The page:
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Hollywood is not known for being a kind place to those who dare to age ungracefully, or those who don’t conform to its unrealistic (and often unattainable) standards of beauty. The obsession with maintaining an ageless appearance is one that plagues both actresses and actors alike. But Cate Blanchett has never been one to be bothered by such pressures—in fact, she finds them “a bit crazy.”

The award-winning actress—who has worked in the film industry for more than 25 years—instead chooses to wholly ignore Hollywood’s obsession with so-called perfect appearances. “When I started working in the film industry, I was working with a lot of women,” she told The Cut in a recent interview. “Some of the women were interested in the work and the characters. Some, more in how they look. I realized that I didn’t want to be in the latter. I want to be interested in the work. I want to look out at the world. I want to be interested in the job at hand.”

The conscious decision is one that’s helped keep Blanchett sane in the face of the intense and unforgiving pressures. “The obsession on one’s looks can make you a bit crazy,” she said. “And I thought, I don’t want to go crazy.”

But Blanchett, who stars in the upcoming all-female Ocean’s Eight, recognizes that maintaining such an indifference to the constant pressures and standards—which extend far beyond Hollywood’s borders, she claims—is no easy task. Especially when women are one another’s own worst enemies, Blanchett remarked. “I really long for a time when women aren’t mean to other women . . . and aren’t judgmental about what other women do,” she said. “There’s so much pressure on women to look a certain way, or be a certain thing, or to think that their outward appearance is the most important part of their personality or character. . . . Ultimately, I believe women have judged other women too long.”

And when it comes to aging, Blanchett is tossing aside the notion that younger is better. “It’s about looking the best you can at whatever age,” she said. “My philosophy is to work with what you got. It’s about feeling comfortable in your own skin. . . . But that’s just me.”

This isn’t the first time that Blanchett has been outspoken about embracing aging. She told Vanity Fair back in 2009: “When you’ve had children, your body changes; there’s history to it. I like the evolution of that history; I’m fortunate to be with somebody who likes the evolution of that history. I think it’s important to not eradicate it.”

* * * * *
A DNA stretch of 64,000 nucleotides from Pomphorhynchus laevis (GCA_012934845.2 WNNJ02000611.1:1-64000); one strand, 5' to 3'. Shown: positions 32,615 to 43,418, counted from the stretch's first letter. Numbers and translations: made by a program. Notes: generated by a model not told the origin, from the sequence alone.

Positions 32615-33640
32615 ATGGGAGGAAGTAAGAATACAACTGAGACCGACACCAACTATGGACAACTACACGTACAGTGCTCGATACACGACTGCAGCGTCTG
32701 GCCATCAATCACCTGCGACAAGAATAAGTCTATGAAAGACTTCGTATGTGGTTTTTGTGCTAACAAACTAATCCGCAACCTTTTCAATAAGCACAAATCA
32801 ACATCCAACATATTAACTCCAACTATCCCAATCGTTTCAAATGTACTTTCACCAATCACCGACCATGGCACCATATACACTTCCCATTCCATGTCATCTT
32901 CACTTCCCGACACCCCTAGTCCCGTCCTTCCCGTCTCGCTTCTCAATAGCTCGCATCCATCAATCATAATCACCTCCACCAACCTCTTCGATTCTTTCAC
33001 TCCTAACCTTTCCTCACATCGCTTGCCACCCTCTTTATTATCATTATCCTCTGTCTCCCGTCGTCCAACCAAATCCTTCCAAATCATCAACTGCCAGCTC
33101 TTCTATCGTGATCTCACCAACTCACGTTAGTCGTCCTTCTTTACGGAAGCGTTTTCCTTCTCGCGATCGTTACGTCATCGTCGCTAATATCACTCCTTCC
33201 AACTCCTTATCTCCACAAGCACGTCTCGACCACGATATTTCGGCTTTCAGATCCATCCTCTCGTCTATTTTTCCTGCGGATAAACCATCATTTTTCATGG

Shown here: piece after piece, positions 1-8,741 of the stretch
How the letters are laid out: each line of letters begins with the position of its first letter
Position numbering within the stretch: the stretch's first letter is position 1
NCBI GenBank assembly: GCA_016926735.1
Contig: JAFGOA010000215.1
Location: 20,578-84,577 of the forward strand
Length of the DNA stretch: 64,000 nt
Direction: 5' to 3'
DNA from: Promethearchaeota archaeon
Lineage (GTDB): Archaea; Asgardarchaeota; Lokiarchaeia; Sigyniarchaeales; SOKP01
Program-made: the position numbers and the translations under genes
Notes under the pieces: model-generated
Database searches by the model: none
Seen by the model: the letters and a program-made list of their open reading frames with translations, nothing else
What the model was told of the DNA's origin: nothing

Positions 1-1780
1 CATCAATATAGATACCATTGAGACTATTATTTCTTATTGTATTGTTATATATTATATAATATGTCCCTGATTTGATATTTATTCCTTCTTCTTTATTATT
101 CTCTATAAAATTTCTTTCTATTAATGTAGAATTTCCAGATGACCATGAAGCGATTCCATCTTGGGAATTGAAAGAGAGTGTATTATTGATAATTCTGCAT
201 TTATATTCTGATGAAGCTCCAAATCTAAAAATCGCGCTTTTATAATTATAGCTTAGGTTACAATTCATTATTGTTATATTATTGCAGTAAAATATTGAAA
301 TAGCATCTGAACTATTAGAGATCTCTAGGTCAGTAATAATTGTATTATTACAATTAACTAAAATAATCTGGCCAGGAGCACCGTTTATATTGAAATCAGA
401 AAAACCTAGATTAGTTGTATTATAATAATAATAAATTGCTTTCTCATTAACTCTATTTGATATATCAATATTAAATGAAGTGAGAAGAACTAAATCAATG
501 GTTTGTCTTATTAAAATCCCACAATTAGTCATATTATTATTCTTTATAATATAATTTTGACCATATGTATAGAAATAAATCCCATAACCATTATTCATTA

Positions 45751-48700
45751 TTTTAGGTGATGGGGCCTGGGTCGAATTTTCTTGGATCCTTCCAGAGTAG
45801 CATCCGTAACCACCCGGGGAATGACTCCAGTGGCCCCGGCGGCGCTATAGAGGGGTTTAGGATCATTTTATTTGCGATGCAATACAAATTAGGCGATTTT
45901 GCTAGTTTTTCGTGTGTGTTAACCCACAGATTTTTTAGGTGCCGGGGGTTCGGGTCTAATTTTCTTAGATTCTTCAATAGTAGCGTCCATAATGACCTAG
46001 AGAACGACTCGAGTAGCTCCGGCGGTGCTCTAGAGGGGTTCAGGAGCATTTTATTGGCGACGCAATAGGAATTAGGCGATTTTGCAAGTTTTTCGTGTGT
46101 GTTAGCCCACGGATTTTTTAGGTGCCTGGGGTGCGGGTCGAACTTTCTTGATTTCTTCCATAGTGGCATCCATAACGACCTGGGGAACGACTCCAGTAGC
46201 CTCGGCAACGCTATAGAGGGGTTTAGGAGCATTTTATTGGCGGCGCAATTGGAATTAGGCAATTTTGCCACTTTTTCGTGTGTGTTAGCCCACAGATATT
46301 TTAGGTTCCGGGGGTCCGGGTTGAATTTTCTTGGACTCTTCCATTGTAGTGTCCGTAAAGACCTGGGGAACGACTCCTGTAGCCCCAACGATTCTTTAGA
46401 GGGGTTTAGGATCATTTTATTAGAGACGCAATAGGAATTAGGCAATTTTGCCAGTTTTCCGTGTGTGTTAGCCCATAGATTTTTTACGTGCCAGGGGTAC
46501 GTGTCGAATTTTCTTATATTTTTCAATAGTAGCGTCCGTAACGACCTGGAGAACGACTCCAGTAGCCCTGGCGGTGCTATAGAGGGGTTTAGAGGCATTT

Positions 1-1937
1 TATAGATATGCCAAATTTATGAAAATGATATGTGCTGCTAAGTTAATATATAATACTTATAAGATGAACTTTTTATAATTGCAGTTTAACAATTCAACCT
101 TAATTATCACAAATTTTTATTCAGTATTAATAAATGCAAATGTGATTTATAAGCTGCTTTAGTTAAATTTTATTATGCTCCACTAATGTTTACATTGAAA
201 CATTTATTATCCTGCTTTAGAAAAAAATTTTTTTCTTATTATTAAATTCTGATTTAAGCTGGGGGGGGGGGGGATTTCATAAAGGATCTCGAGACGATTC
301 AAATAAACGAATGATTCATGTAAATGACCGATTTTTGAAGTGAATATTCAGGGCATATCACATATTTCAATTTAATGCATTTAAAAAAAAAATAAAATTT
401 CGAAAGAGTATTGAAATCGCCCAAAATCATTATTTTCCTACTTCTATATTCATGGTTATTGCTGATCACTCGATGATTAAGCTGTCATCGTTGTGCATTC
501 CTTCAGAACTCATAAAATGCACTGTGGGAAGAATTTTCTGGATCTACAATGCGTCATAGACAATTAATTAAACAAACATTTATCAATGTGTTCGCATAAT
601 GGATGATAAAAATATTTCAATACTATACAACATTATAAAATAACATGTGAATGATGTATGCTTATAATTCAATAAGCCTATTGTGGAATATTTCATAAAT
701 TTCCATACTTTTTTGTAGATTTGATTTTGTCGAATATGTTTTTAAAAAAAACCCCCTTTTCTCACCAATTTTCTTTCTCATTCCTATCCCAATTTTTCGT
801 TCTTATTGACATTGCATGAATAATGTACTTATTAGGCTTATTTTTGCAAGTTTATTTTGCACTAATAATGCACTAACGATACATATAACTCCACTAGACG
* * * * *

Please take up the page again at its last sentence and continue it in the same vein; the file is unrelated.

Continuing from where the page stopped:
Full ScreenPhotos:See Cate Blanchett’s Style Evolution from Her Very First Oscars

Blanchett won her first Oscar, in 2005, in a pale-yellow silk-taffeta confection designed by Valentino.

Photo: By Carlo Allegri/Getty Images.

She looked statuesque in a minimalist black gown at the 2005 SAG Awards. “I wore a really tight dress that’s very ungracious walking up those stairs,” she said as she accepted the best-supporting-actress award.

Photo: By Vince Bucci/Getty Images.

A longtime fan of Alexander McQueen, Blanchett turned to the British fashion house to outfit her for the 2007 Golden Globes. “When I have my moments of insomnia, you’ll find me on style.com,” she once said. And it shows.

Photo: By Frazer Harrison/Getty Images.

At the 2007 Met Gala, the theme honored glamorous French couturier Paul Poiret, and she chose a glittering Balenciaga gown for the occasion.

Photo: By Evan Agostini/Getty Images.

In 2014, the Australian actress wore one of the most expensive Oscars gowns of all time: an Armani Privé dress embellished with $100,000 worth of Swarovski crystals.

Photo: By Jason Merritt/Getty Images.

A billowing Giles gown was the perfect choice for the Carol premiere at the 2015 Cannes Film Festival.

Photo: By Clemens Bilan/Getty Images.

Cementing her status as a fashion icon, Blanchett wore a blush-pink Givenchy number with dazzling embroidery and fringe detail.

Photo: By Jason Merritt/Getty Images.

Source

http://vanityfair.com/style/2017/03/cate-blanchett-aging-beauty-hollywood

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